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Proceedings Paper

FEM numerical model study of heating in magnetic nanoparticles
Author(s): John A. Pearce; Jason R. Cook; P. Jack Hoopes; Andrew Giustini
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Paper Abstract

Electromagnetic heating of nanoparticles is complicated by the extremely short thermal relaxation time constants and difficulty of coupling sufficient power into the particles to achieve desired temperatures. Magnetic field heating by the hysteresis loop mechanism at frequencies between about 100 and 300 kHz has proven to be an effective mechanism in magnetic nanoparticles. Experiments at 2.45 GHz show that Fe3O4 magnetite nanoparticle dispersions in the range of 1012 to 1013 NP/mL also heat substantially at this frequency. An FEM numerical model study was undertaken to estimate the order of magnitude of volume power density, Qgen (W m-3) required to achieve significant heating in evenly dispersed and aggregated clusters of nanoparticles. The FEM models were computed using Comsol Multiphysics; consequently the models were confined to continuum formulations and did not include film nano-dimension heat transfer effects at the nanoparticle surface. As an example, the models indicate that for a single 36 nm diameter particle at an equivalent dispersion of 1013 NP/mL located within one control volume (1.0 x 10-19 m3) of a capillary vessel a power density in the neighborhood of 1017 (W m-3) is required to achieve a steady state particle temperature of 52°C - the total power coupled to the particle is 2.44 μW. As a uniformly distributed particle cluster moves farther from the capillary the required power density decreases markedly. Finally, the tendency for particles in vivo to cluster together at separation distances much less than those of the uniform distribution further reduces the required power density.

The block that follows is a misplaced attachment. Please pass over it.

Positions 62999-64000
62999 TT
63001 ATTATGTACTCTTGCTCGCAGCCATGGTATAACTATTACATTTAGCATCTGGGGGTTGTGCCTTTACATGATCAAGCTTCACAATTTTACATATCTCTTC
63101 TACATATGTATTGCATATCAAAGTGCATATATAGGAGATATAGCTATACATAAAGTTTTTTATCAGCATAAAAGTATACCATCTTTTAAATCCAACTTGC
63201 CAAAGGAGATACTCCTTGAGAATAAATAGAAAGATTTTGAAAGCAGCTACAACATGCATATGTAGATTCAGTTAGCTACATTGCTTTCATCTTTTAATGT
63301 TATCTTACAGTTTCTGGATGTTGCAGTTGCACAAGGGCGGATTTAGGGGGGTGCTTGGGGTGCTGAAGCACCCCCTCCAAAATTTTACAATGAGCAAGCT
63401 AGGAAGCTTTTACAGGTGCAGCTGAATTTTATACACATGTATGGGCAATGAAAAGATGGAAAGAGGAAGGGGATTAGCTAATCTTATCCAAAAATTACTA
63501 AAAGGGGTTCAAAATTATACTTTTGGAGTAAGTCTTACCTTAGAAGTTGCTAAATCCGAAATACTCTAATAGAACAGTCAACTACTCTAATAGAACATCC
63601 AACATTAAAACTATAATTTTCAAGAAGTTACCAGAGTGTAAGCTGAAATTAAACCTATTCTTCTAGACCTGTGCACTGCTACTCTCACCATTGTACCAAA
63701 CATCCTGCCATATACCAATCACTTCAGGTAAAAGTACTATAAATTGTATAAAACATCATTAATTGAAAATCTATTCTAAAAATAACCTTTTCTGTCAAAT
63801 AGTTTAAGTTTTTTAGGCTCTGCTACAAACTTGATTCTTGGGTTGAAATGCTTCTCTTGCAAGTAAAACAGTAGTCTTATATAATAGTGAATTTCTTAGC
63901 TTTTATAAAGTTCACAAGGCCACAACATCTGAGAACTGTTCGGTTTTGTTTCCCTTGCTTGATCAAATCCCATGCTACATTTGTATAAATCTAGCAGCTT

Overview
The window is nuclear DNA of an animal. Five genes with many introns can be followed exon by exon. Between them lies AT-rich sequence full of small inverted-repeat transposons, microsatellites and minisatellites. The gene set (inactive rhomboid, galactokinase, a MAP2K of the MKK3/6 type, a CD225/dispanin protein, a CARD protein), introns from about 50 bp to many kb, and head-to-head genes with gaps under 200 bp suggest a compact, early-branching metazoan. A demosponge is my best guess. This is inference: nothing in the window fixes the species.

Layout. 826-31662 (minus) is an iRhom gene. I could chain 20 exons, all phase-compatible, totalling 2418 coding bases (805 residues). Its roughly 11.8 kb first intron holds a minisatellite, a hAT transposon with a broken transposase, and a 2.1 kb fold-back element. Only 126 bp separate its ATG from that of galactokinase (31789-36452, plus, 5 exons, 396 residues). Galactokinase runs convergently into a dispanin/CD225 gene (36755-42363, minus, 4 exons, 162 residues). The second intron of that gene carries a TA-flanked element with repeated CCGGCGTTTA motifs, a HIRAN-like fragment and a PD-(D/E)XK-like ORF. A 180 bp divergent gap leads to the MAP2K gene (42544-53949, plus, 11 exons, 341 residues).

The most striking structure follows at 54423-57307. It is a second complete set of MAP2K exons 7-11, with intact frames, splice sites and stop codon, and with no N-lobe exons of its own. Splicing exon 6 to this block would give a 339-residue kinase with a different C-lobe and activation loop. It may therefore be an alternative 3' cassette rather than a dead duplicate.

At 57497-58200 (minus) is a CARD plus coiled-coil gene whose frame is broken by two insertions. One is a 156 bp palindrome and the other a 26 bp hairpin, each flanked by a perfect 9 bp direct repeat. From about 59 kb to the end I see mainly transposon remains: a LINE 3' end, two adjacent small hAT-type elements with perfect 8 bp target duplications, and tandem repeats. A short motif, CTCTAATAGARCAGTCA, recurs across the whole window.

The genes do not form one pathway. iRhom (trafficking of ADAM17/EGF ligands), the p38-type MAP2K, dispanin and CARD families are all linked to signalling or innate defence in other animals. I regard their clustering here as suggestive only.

Paper Details

Date Published: 23 February 2011
PDF: 9 pages
Proc. SPIE 7901, Energy-based Treatment of Tissue and Assessment VI, 79010B (23 February 2011); doi: 10.1117/12.875288
Show Author Affiliations
John A. Pearce, The Univ. of Texas at Austin (United States)
Jason R. Cook, The Univ. of Texas at Austin (United States)
P. Jack Hoopes, Dartmouth Medical School (United States)
Andrew Giustini, Dartmouth Medical School (United States)
Dartmouth College (United States)


Published in SPIE Proceedings Vol. 7901:
Energy-based Treatment of Tissue and Assessment VI
Thomas P. Ryan, Editor(s)

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